Trust or Treat? Antibiotic Misuse

Individuals with high levels of medical mistrust were 3.2 times more likely to use non-prescription antibiotics than those with low levels of mistrust.

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The discovery of antibiotics represents one of the greatest public health achievements in the 20th century. They continue to save millions of lives every year. However, these medications are at risk of losing their effectiveness.

Antibiotic resistance occurs when harmful bacteria continue to cause infections despite the use of antibiotics because those medications no longer work. Over-prescription and misuse of antibiotics has caused antibiotic resistance. In the U.S., 2.8 million antibiotic-resistant infections occur each year, resulting in over 35,000 deaths. If antibiotics can no longer treat infectious diseases, public health is threatened.

Programs have been developed to promote the appropriate use of antibiotics to combat antibiotic resistance. Such initiatives are implemented in health care settings, targeting clinicians who often prescribe antibiotics unnecessarily. However, these programs assume that people are receiving their antibiotics in the clinical setting. Yet many people choose to self-treat illnesses. One reason for this self-treatment is thought to be medical mistrust, which is associated with fewer interactions with health services.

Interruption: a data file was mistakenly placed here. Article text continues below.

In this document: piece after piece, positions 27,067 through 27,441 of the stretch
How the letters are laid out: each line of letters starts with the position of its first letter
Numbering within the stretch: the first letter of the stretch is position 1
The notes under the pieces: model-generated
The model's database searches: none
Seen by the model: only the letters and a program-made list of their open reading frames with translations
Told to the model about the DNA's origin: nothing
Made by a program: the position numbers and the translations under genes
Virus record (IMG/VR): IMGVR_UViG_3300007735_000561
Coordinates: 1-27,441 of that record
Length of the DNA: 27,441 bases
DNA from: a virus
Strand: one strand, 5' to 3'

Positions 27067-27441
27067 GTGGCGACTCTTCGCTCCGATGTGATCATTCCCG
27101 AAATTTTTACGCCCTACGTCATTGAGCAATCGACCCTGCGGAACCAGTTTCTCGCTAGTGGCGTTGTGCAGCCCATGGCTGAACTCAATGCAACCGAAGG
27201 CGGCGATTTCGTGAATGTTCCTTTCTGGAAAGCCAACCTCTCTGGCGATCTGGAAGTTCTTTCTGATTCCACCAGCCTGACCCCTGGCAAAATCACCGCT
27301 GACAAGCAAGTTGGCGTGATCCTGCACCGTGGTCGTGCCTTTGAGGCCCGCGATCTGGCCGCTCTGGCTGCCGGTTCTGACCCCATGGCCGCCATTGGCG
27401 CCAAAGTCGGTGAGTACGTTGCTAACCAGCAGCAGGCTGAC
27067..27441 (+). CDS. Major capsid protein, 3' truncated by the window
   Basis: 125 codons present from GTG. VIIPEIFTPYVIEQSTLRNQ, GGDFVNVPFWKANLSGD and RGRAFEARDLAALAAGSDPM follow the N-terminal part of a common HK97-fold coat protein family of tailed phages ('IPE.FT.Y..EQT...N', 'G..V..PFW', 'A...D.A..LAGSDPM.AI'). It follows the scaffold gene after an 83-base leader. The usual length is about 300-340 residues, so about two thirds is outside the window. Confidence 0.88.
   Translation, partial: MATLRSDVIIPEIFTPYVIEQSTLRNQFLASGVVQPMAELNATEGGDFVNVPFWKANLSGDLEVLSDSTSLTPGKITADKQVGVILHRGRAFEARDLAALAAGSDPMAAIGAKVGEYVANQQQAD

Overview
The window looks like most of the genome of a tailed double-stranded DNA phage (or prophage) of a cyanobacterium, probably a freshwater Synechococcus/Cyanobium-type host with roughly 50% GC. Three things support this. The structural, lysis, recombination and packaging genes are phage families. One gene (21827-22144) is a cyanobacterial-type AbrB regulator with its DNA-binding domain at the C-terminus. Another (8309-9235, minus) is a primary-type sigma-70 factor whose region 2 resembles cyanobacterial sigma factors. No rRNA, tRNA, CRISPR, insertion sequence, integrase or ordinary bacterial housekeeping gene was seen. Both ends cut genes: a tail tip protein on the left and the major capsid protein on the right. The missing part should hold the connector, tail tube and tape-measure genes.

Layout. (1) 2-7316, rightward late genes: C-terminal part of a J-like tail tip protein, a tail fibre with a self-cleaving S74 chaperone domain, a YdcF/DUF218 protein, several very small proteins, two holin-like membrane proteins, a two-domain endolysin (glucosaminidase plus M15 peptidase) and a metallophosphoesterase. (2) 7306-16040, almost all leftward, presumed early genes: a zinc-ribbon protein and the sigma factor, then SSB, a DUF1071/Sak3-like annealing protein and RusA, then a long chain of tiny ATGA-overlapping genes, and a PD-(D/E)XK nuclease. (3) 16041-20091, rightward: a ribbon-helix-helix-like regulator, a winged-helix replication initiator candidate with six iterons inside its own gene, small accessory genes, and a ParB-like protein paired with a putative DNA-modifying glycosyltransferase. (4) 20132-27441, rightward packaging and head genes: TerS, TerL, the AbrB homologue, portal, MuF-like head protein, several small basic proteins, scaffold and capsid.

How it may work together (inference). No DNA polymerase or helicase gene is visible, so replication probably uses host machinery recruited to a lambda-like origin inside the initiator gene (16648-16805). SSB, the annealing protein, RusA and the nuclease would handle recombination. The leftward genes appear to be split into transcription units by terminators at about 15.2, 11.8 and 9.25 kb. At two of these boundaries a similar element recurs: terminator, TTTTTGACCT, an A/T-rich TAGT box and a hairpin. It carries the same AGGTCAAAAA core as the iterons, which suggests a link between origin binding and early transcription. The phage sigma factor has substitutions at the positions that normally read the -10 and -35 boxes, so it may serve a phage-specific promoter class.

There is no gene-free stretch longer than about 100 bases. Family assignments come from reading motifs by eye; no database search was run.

Brooke A. Hawkes and colleagues evaluated the potential correlation between medical mistrust and non-prescription antibiotic use. They used an online survey to measure levels of distrust in the medical system and usage of non-prescription antibiotic use in adults living in the U.S./Mexico border region.

The figure above shows how likely someone is to use non-prescription antibiotics based on their level of distrust in the health care system. Quartile 2 indicates the least distrust and Quartile 4 represents the highest distrust. Researchers found that individuals with high levels of distrust were 3.2 times more likely (red vertical bar in Quartile 4) to use non-prescription antibiotics than those with low levels of distrust.

The researchers suggest that proper antibiotic use programs should be expanded outside of the clinical setting to the community, to better address self-treaters. Community-based programs can teach those outside of the health care setting why limiting antibiotic use is critical in the fight against antimicrobial resistance.

Databyte via Brooke A. Hawkes, Sana M. Khan, Melanie L. Bell, et al. Healthcare System Distrust and Non-Prescription Antibiotic Use: A Cross-Sectional Survey of Adult Antibiotic Users. Antibiotics, 2023.